[Figure 4] shows that the resonance angle decreased and the resonance depth increases after elution. This was due to the removal and elution of the TNT in the MIPs, resulting the formation of three-dimensional pores that were replaced with solvent. The higher the refractive index of the solvent, greater the resonance depth and smaller the resonance angle. It is expected that in the next step of the elution process, the range between the resonance angles of the two extreme points should become larger. After elution, the formation of the three-dimensional holes in the MIP membrane causes a shift to the left of the resonance corner. Thus, we can infer that the resonance curve gradually shifted to the right with continuous absorption of TNT molecules.

SPR spectra of TNT absorption by MIP membrane

A series of solutions varying in concentration gradients of TNT in acetonitrile were prepared (10-16 M, 10-15 M... 10-5 M) to detect and monitor TNT adsorption using the TNT MIP membrane by SPR. The reflectivity was recorded on the vertical axis against the negative logarithm of the TNT concentration. The adsorption by the TNT MIP membrane is recorded followed by elution and cleaning, shown in [Figure 5],[Figure 6],[Figure 7],[Figure 8].
Figure 5: The molar concentration ratio of TNT:MAA:EGDMA is 1:4:8, volume of 3 mL of acetonitrile, TNT molecularly imprinted membrane synthesis SPR angle TNT 10−5 M ~ 10−16 M absorption spectra

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Figure 6: Details of spectral minima from Figure 5

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Figure 7: Linear regression of SPR resonance angle against negative logarithm of concentration

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Figure 8: Linear regression of the second resonance absorption SPR angle against the negative logarithm of TNT concentration

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As seen from [Figure 5] and [Figure 6], as the TNT concentration increased, the SPR resonance angle increased. For the entire concentration range (lowest to highest: 10-15 M... 10-5 M), the resonance angles were transformed from77.07° to 77.33°, 77.41°, 77.61°, 77.69°, 77.83°, 77.87°, 78.09°, and 78.37°, respectively. It is evident that the SPR sensor is capable of TNT detection.

[Figure 7] shows that within a certain range of concentrations, the TNT MIP membrane demonstrates a change in the resonance angle, with the concentration of TNT into a linear relationship with a correlation coefficient of 0.9730. [Figure 7] shows that within a certain range of concentrations, the TNT MIP membrane demonstrates a linear relationship between the resonance angle and the TNT concentration, with a correlation coefficient of 0.9730. Similarly, [Figure 8] shows the TNT MIP membrane secondary detection of TNT still retains this good linear relationship and behavior, with a correlation coefficient of 0.9599. Overall, it was shown that the employed method of TNT MIP membranes produced stable, highly reproducible surfaces that are capable of quantitative detection to trace TNT.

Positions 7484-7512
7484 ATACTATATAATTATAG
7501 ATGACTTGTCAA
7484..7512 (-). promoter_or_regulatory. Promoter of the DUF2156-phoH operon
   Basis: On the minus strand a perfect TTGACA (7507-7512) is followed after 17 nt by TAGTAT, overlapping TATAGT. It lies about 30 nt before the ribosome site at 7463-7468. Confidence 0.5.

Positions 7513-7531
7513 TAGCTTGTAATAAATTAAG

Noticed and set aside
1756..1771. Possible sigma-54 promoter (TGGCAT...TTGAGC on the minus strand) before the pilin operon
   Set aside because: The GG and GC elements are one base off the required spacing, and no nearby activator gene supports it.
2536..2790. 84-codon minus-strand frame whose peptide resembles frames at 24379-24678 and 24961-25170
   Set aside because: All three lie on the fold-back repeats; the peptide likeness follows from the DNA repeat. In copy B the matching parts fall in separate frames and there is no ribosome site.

Conclusion Top


The present article combined molecular imprinting technology with SPR to detect TNT. TNT template molecules were used to prepare MIP membranes for specific recognition and were later characterized using SPR technology. After elution of TNT template molecules from the MIP polymer film/membrane, three-dimensional holes were formed. The membrane was shown to have strong adsorption capacity for varying concentrations of TNT. The results showed that after elution, for a certain range of concentrations of TNT (10-15 M to 10-7 M) and absorption resonance angle showed a good linear relationship. The resulting linear regression equation, y = -0.1437x + 79.277 (R2 = 0.9730), could be used to infer the TNT content of a sample. The synthesis of TNT MIP membrane was shown to be stable and suitable for secondary use.

Acknowledgement

This work is one part of research on drug and development of explosive detection technique, and was supported by the Opening Project of Key Laboratory of Evidence Science (China University of Political Science and Law), Ministry of Education (2012KFKT07), the Program for Young Innovative Research Team in China University of Political Science and Law (1000-10814344), Academician Foundation of the Ministry of Public Security of the People's Republic of China (No. 2011-23210044, 2011-23211119, 23212052). The corresponding author is from the China Collaborative Innovation Center of Judicial Civilization.

Financial support and sponsorship

Nil.

Conflicts of interest

There are no conflicts of interest.

 
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    Figures

  [Figure 1], [Figure 2], [Figure 3], [Figure 4], [Figure 5], [Figure 6], [Figure 7], [Figure 8]